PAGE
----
The following is a guest commentary that is published on the Supply Chain Expert Community website.
This author just returned from the Supply Chain World North America 2012 conference, sponsored by the Supply Chain Council, which was held this week in Miami. The theme for this year’s gathering was Taking Supply Chains to the Next Level, and as was the case last year, the speakers were extraordinary and the messages fairly consistent.
I had the distinct opportunity to moderate a panel consisting of various well noted supply chain thought leaders and influencers. The panelists included:
Steven A. Melnyk, Professor of Operations and Supply Chain Management, Michigan State University
Roddy Martin, Senior Vice President, Global Supply Chain Practice, Competitive Capabilities International (Former Vice President at AMR Research/Gartner)
Matthew Davis, Research Director, Supply Chain, Gartner Inc.
Bob Parker, Group Vice President, IDC Manufacturing Insights and IDC Retail Insights
One particular question that I posed to the panel was on the topic of S&OP and included the following:
Many companies are now embracing sales and operations planning (S&OP) processes as a key mechanism to align anticipated product demand with supply and operations requirements.
What do you believe are the logical next steps for organizations in their S&OP journey?
Do you believe that the benefits of S&OP are being overhyped?
In the spirit of education and continual learning, I wanted to highlight with this broader supply chain community some insightful responses from our panelists regarding this important topic. Too often, as a community, we tend to get wrapped up in project management thinking, viewing an existing process in the lens of sequential steps. Sometimes it helps to take pause and instead reflect on the overall business and supply chain outcomes required from an important process such as S&OP.
All the panelists were in agreement that S&OP is not a short-lived, vendor-hyped process and is not going away anytime soon. They characterized S&OP as a journey toward multiple outcomes and benefits. What is most important is knowing what the current and required maturity level should be.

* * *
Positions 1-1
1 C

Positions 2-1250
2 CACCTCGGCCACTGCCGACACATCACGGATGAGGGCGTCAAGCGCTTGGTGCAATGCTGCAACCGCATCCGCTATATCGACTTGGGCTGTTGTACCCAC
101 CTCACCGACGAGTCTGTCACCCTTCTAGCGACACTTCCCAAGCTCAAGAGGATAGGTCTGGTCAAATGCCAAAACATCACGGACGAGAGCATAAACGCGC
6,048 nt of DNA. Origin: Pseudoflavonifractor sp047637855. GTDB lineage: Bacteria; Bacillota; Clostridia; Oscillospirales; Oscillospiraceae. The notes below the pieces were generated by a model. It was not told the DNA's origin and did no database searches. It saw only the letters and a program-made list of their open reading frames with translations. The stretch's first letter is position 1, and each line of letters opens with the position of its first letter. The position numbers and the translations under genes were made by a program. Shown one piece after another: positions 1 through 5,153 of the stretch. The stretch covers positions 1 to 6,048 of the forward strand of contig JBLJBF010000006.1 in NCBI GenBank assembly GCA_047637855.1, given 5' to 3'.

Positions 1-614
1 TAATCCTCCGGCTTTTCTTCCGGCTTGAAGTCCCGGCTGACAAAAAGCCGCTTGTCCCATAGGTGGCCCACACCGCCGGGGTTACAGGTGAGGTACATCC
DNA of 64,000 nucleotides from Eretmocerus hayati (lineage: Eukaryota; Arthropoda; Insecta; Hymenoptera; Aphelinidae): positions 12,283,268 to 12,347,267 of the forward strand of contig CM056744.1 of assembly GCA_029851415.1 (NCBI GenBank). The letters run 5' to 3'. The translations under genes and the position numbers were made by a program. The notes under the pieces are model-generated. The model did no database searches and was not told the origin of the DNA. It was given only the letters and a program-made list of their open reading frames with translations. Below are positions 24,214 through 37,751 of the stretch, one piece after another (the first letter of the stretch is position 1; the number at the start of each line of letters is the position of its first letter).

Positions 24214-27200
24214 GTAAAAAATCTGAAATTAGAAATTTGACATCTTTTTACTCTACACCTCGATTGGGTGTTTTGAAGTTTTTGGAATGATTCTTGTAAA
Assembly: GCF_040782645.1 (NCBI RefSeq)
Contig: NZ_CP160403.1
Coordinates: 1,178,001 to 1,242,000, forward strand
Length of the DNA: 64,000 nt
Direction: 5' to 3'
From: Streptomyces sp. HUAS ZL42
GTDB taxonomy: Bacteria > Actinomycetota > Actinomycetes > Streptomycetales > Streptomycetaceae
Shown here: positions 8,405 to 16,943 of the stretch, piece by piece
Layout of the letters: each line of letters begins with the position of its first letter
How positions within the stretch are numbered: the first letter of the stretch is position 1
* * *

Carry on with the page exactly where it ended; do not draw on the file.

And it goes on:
Matthew Davis observed that S&OP can be positioned as a means to determine where decisions and what decisions need to be made regarding the need to represent the one face of the firm to customers. It brings together teams that directly touch and/or influence product demand and supply, along with those responsible for influencing resources or making decisions as to options. The activities incorporated are generally focused on demand shaping or the ability to influence and respond to changing customer needs. In terms of future needs, with more and more manufacturing and service firms positioning product offerings as “solutions-centric”, the process will need to synchronize a combination of product, technology and coordinated services needs. As an example, in the high tech industry, a product could involve a combination of hardware, software and services coordination. All of this implies that the planning process changes from that of materials and physical needs to further include a broader context of project management based synchronization.
Technology’s role in the process is to help overcome time latency and aide in the ability to integrate information with the capabilities needed to influence and respond to customers. A broader scope of product solutions adds a project management dimension to the process.
Bob Parker added the need to incorporate portfolio, situational and scenario based analysis to manage products, tradeoff decisions, as well as to mitigate risk, with an overall goal of continuous planning. He cited as an example, Procter and Gamble’s circles of cadence, involving strategic, tactical and operational decisions that need to be coordinated. The S&OP process never ends, it is continuous.
Professor Melnyk added the need to focus the process on required business outcomes, not so much in the sense of hard metrics, but on the required outcomes needed to satisfy customer and business needs.
Roddy Martin added that the future of S&OP is framing the process differently, as a journey toward integrative decision-making. Too often, S&OP teams rush to include senior executives in the process without the process maturity, and the right level of information that can context business impact or business options. Having arguments as to the accuracy of information or the meaning and implications of information, chases senior executives away and can derail efforts. That is perhaps, the worst mistake. Executive S&OP is the summarization of all business planning and execution across various time horizons, along with the business decision implications related to resource plans.
What I took away from these combined insights is that we as a community may be framing the question of the future of S&OP in an improper context. The future is a given, the opportunities are enormous, but our context and lens needs to broaden.